|Matthew Henry's Concise Commentary|
13:10-13 Abram having offered Lot the choice, he at once accepted it. Passion and selfishness make men rude. Lot looked to the goodness of the land; therefore he doubted not that in such a fruitful soil he should certainly thrive. But what came of it? Those who, in choosing relations, callings, dwellings, or settlements, are guided and governed by the lust of the flesh, the lust of the eye, or the pride of life, cannot expect God's presence or blessing. They are commonly disappointed even in that which they principally aim at. In all our choices this principle should rule, That is best for us, which is best for our souls. Lot little considered the badness of the inhabitants. The men of Sodom were impudent, daring sinners. This was the iniquity of Sodom, pride, fulness of bread, and abundance of idleness, Eze 16:49. God often gives great plenty to great sinners. It has often been the vexatious lot of good men to live among wicked neighbours; and it must be the more grievous, if, as Lot here, they have brought it upon themselves by a wrong choice.
Verse 12. - Abram dwelled in the land of Canaan. Strictly so called; in its larger sense Canaan included the circle of the Jordan. And Lot dwelled in the cities of the plain. Being desirous of a permanent settlement within the gates, or at least in the immediate neighborhood, of the wealthy cities of the laud; in contrast to his uncle, who remained a wanderer throughout its borders, sojourning as in a strange country (Hebrews 11:9). And (with this purpose in contemplation), he pitched his tent toward (i.e. in the direction of, and as far as to) Sodom.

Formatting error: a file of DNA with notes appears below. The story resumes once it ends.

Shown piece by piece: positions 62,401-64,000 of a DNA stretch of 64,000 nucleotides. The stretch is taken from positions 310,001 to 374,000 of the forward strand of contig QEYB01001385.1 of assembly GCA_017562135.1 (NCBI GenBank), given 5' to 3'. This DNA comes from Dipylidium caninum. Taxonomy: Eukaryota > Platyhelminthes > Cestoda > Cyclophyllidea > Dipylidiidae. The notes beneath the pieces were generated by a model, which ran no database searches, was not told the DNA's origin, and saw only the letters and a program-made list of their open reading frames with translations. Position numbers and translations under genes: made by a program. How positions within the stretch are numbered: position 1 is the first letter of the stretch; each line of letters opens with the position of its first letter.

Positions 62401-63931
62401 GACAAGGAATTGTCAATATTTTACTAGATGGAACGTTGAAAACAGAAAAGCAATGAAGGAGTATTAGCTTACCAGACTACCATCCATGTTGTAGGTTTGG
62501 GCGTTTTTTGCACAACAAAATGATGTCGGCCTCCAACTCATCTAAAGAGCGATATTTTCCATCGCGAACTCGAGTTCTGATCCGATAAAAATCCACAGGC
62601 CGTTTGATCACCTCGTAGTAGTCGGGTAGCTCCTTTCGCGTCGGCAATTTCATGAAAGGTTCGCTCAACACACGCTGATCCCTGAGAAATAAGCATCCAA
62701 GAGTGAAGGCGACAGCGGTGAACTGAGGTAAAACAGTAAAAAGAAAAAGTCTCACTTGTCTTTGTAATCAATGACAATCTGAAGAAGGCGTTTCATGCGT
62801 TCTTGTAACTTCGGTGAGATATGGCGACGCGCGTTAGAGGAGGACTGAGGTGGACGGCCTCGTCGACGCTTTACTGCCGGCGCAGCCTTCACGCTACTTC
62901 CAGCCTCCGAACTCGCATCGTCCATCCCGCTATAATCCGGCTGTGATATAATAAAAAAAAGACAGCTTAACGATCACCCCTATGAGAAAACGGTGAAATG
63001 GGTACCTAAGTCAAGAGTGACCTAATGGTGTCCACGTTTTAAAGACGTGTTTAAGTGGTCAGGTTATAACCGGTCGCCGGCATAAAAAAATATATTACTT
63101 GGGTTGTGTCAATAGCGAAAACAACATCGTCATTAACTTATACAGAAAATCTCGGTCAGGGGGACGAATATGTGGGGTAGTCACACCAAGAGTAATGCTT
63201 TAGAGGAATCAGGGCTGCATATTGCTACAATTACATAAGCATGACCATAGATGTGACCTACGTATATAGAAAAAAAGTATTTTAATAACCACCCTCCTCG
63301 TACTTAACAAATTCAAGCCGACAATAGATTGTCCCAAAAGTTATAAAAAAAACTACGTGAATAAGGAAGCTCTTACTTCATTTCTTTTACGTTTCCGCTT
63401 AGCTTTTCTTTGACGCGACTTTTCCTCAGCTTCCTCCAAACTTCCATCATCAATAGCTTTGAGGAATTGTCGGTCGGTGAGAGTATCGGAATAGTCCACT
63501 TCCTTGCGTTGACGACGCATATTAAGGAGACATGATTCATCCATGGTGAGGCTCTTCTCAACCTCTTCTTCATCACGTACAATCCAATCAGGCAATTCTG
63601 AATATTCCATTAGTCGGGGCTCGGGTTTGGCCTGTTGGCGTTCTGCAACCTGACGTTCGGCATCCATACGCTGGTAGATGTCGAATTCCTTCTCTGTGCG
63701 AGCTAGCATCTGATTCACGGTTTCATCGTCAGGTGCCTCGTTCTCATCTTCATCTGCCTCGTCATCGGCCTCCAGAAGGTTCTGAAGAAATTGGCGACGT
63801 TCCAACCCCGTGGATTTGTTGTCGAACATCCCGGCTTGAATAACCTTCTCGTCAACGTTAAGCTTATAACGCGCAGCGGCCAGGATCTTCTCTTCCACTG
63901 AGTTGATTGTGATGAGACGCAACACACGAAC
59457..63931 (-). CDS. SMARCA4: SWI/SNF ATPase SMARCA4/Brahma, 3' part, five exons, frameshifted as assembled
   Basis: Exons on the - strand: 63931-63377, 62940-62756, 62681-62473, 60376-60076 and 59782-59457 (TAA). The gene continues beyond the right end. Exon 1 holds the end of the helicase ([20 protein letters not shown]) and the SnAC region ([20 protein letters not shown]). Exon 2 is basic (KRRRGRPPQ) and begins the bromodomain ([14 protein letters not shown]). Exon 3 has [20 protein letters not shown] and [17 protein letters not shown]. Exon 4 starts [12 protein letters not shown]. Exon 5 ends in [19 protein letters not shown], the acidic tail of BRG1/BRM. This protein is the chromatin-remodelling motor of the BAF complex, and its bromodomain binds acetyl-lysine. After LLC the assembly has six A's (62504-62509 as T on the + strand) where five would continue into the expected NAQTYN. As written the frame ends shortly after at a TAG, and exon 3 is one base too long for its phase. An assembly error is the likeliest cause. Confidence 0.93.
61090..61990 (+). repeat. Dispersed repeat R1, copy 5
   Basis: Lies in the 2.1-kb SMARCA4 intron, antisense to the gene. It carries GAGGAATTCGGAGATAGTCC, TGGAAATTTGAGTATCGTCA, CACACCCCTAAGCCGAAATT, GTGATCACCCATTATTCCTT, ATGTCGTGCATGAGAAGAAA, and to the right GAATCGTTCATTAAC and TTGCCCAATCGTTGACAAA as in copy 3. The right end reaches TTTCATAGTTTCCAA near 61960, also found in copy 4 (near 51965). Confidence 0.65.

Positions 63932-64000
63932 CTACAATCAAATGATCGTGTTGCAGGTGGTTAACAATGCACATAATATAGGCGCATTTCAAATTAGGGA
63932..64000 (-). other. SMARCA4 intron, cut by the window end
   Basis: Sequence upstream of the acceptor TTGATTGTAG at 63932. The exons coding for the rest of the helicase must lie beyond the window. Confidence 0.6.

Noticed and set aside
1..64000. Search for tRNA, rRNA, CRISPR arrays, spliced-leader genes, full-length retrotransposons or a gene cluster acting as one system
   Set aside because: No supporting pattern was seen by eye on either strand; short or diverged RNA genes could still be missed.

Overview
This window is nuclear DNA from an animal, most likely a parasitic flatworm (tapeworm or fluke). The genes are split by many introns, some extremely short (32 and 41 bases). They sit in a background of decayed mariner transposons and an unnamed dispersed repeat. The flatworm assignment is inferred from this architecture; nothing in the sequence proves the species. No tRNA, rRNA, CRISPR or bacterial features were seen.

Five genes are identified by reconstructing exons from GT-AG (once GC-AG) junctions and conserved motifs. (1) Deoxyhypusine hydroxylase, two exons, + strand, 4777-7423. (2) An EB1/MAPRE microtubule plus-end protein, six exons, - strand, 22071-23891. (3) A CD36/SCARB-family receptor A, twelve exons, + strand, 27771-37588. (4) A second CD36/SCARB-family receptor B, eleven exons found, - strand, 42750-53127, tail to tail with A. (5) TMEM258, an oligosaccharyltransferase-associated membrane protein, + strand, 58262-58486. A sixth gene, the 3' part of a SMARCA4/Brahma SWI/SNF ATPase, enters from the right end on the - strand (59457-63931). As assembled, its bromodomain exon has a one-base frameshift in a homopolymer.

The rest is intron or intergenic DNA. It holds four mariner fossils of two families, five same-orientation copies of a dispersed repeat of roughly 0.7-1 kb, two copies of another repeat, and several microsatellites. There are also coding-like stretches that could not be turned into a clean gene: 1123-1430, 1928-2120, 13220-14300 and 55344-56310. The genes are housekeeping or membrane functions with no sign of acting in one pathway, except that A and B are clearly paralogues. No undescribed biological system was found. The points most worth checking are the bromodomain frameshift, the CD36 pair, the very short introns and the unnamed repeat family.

Gill's Exposition of the Entire Bible
Abram dwelt in the land of Canaan,.... In that part of the land strictly so called, where the family of the Canaanites had their abode; for otherwise taking Canaan in a more general sense, the plain of Jordan, and cities of Sodom and Gomorrah, were in the land of Canaan.
And Lot dwelt in the cities of the plain; in the neighbourhood of them, or near those cities, which were built on the plain of Jordan, for he could not dwell in more than one, if in one; for it looks as if at his first settlement he did not dwell in any, but near them all, especially Sodom: since it follows:
and pitched his tent toward Sodom, or "even unto Sodom" (a); and it may be rendered, as it is by some, "he pitched his tents" (b), for himself, his family, and his servants, his shepherds and his herdsmen, which reached unto Sodom, and where he afterwards dwelt, at least at the gate of it.
(a) "usque Sodom", Pagninus, Montanus, Tigurine version, Junius & Tremellius, Piscator, Schmidt. (b) "movens tentoria", Junius & Tremellius, Piscator & Tigurine version; so Jarchi.
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